Getting Started

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Revision as of 11:20, 9 April 2018 by (talk) (Modules or "How-To-Use-Software-Without-installing-everything-yourself")
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Access or "How-to-be-allowed-onto-the-supercomputer"

Depending on the specific supercomputer, one has either to register to get a user account or write a project proposal and apply for computing resources that way. The respective pages are linked in this overview.

After this is done and login credentials are supplied, one can proceed to

Log-in or "How-to-now-actually-connect-to-the-supercomputer"

Most HPC Systems are unix-based environments with shell (commandline) access.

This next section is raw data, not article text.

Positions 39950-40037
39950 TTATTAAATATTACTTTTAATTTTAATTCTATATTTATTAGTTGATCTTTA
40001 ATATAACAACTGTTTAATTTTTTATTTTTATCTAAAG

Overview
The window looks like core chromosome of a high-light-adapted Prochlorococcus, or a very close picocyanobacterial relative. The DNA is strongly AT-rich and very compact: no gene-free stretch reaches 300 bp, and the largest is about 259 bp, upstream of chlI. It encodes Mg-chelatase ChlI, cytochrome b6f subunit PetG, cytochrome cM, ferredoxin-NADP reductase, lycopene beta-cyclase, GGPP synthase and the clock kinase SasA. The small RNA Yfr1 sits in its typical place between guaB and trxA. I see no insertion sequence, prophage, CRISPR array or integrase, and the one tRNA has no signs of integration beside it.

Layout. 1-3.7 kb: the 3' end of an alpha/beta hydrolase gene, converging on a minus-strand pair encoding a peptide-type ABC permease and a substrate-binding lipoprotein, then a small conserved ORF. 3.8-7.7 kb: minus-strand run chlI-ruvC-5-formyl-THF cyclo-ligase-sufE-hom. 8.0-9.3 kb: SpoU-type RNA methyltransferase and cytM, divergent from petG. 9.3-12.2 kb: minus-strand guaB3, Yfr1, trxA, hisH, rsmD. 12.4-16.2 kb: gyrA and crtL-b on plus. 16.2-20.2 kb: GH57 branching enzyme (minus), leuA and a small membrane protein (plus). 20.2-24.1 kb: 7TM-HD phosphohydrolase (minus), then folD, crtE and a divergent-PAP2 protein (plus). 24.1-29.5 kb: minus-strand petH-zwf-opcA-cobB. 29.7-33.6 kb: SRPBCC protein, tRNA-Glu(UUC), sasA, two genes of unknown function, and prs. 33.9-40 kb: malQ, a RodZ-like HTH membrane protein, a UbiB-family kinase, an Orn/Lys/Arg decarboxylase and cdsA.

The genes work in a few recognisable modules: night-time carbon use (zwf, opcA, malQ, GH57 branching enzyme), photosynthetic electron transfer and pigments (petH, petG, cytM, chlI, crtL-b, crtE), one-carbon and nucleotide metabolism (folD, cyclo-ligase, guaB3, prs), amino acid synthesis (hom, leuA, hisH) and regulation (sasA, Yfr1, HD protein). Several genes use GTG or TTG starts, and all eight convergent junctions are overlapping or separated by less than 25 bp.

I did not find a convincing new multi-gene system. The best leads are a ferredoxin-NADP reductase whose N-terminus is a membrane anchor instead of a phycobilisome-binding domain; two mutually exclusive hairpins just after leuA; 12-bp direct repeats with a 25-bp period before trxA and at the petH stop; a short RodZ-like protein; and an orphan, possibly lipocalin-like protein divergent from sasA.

To log in, one usually uses ssh to reach the respective Log-in Nodes (Computers reserved for people just like you that want to connect to the supercomputer). Sometimes this access is restricted, so you can only connect, when you are within the university/facility and its network. To still access the Log-in Nodes externally, one can 'pretend to be inside the network' by using a Virtual Private Network (VPN).

Once there, the user can interact with the system and run (small) programs to generally test the system/software.

File Transfer or "How-to-get-your-data-onto-or-off-the-supercomputer"

To get your data (files) onto the supercomputer or back to your local machine, there are usually different ways. Sometimes there are computers specifically reserved for this purpose called copy Nodes

Please use these nodes to copy your data to or off the supercomputer, if available, since you will get a better/faster connection and disturb other users less. Also the tools mentioned below might only work on those nodes. If there are no dedicated copy nodes, you can usually use the Log-in Nodes for this purpose.